When deciding features for your new home, there are many approaches that can be decided on and one of those factors are generators. While this item is always mentioned in the preliminary programming phase of our designs, we find that clients start to glaze over when this topic is brought up.
Some common questions that come up when in planning include the following:
- How much will it cost to add?
- How big of a generator do I need to power my house?
- How much fuel will I burn through once it kicks on and how long will it last?
- Do I have to add it in the beginning or can I do it later?
Let’s assume by starting with a new construction home, but understanding that it will also be applied to renovation projects also. The first item of cost is always the question. Cost depends on so much, as it relates to the amount of power you will require to have once in use and gather main power is no longer supplying your home. The amount of items that you would like to have in operation while under this temporary power. And lastly, the amount of fuel supply that you have to power this device and all that is attached to it.
Given the factor that KTS Homes is located in Florida, air conditioning is the first thing that people want when the generator is active as the main source of power. The cost of the generator will start off in a higher cost structure if you want to have AC. This requires at least 20kw if not much more depending on your average system in place and all that you want active. Being that you will most likely need 2 systems if located in Florida and above 2500 SqFt, you will have to choose the area in which you want to have the generator become active when needed. The average system will start around $15, 000 properly installed.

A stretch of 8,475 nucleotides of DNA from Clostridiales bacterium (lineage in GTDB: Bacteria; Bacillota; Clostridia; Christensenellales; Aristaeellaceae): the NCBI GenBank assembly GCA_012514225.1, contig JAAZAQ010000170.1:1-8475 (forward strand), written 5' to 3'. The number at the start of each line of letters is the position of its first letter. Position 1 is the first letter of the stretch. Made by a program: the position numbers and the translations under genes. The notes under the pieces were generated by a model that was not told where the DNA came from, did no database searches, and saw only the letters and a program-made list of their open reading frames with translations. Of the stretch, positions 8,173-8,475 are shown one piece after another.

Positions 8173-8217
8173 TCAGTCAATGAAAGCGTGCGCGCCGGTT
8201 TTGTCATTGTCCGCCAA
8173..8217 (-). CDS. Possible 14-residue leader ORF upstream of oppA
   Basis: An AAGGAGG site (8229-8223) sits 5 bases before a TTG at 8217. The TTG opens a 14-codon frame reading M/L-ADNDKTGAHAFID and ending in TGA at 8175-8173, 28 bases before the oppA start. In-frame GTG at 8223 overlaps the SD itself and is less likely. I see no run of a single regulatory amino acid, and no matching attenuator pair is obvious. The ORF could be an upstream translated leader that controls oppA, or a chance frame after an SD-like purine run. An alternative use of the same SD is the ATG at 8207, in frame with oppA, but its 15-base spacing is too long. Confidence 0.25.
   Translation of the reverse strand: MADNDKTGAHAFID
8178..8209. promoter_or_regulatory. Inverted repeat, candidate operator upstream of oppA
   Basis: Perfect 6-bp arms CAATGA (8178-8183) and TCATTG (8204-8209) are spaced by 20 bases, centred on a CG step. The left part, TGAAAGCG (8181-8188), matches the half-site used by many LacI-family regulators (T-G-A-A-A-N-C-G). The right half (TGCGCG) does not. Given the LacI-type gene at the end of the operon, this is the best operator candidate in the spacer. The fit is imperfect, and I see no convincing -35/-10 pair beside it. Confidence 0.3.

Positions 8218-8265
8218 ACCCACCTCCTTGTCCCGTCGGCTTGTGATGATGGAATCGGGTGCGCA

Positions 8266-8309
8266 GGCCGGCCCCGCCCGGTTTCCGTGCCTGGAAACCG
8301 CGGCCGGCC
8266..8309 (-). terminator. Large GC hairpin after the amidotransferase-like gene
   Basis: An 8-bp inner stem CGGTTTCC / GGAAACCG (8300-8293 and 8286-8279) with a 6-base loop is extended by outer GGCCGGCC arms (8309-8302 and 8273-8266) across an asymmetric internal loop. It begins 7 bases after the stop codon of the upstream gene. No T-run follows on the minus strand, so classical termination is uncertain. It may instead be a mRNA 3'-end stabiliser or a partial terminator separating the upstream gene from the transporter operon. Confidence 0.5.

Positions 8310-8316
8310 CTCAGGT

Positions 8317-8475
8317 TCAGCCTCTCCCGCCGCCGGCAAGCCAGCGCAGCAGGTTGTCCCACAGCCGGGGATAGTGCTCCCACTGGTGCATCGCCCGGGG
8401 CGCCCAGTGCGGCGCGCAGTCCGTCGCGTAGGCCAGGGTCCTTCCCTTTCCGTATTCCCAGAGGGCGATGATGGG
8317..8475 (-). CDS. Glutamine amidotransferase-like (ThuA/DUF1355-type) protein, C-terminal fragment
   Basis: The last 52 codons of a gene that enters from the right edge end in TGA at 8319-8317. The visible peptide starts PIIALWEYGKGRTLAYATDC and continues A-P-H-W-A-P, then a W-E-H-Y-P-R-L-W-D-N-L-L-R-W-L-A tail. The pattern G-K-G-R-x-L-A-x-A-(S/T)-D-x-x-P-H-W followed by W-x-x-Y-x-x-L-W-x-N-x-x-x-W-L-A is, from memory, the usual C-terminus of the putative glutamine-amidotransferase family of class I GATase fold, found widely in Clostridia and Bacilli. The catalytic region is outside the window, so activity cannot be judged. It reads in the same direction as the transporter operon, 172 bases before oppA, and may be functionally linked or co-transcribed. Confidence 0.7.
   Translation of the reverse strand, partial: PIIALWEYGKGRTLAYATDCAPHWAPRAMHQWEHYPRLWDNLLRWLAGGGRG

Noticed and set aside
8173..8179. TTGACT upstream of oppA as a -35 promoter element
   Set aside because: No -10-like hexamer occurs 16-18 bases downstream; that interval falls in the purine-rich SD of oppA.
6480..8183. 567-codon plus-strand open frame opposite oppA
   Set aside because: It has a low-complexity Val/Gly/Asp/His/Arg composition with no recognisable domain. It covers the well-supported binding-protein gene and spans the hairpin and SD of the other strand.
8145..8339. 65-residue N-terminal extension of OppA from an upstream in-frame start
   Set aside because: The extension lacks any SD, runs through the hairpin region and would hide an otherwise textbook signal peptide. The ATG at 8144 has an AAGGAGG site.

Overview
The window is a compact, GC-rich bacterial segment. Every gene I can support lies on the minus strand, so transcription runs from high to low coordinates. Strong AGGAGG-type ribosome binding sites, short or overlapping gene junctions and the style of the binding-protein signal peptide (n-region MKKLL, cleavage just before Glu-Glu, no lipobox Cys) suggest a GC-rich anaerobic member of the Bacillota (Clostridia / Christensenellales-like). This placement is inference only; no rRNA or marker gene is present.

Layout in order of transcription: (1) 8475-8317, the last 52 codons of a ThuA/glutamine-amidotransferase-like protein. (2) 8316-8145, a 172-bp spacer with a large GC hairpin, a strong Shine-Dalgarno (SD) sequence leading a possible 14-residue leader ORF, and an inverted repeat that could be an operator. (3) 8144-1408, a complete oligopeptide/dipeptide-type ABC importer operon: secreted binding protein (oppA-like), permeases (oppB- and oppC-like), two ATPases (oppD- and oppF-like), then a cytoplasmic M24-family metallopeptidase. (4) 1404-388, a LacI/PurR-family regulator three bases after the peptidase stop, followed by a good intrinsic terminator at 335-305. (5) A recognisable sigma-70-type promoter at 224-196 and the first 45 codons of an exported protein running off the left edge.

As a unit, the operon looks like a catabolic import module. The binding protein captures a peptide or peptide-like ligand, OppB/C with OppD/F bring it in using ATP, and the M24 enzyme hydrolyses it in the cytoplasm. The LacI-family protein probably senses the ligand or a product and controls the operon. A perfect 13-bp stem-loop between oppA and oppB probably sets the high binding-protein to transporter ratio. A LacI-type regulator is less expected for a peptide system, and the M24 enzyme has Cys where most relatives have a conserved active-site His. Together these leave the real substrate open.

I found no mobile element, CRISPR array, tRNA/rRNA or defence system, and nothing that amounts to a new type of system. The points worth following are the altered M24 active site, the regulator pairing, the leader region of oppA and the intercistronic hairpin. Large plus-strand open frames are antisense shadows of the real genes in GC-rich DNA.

Based on your consumption of power the amount of fuel you will need may vary depending on longevity of the time and usage. As an example of this, the time frame can range from 3 – 5 days when using a 500 Gallon propane tank, to as long as 3 weeks. Personal consumption is all relative to usage by way of the family using it. If you are a Natural Gas customer and have this available for you, then you must also consider the cost of usage. My advice is to treat this supply exactly the same as the propane storage as if it can be extinguished very easily and if it isn’t needed to survive, then don’t turn it on.
Lastly, the question of “Do I need to do this from the beginning or can’t it be added at a later date?” Let’s just say this….When possible, always do things from the start. It’s easier to install, less costly, less intrusion to the existing structure when going through the installation process. Even though this option can typically be added after the fact, a little prep work would be helpful if it doesn’t fit the budget from day one.
A few tips to ensure proper planning:
- Allow proper planning of area where the item maybe added
- Make sure it isn’t too far from the electrical panel
- The cables can become costly so pour the concrete pad closer to the house and go back to it later
- Make sure your electrician adds the proper circuits
- Add a transfer switch to have the house pre-wired for this future addition
Generators are a great addition to home for reasons of preparedness and back up for extreme conditions. Be mindful and cautious to what you really need to survive and explain this to your builder/ designer/electrician when in the planning stages of adding a generator. As a brief overview of this possible addition to your home, I hope you have gained a bit of knowledge as to whether or not a generator makes sense for you. This post will be apart of a future Hurricane Preparedness to help people considering on building in Florida and what can come up as a cost of the construction process.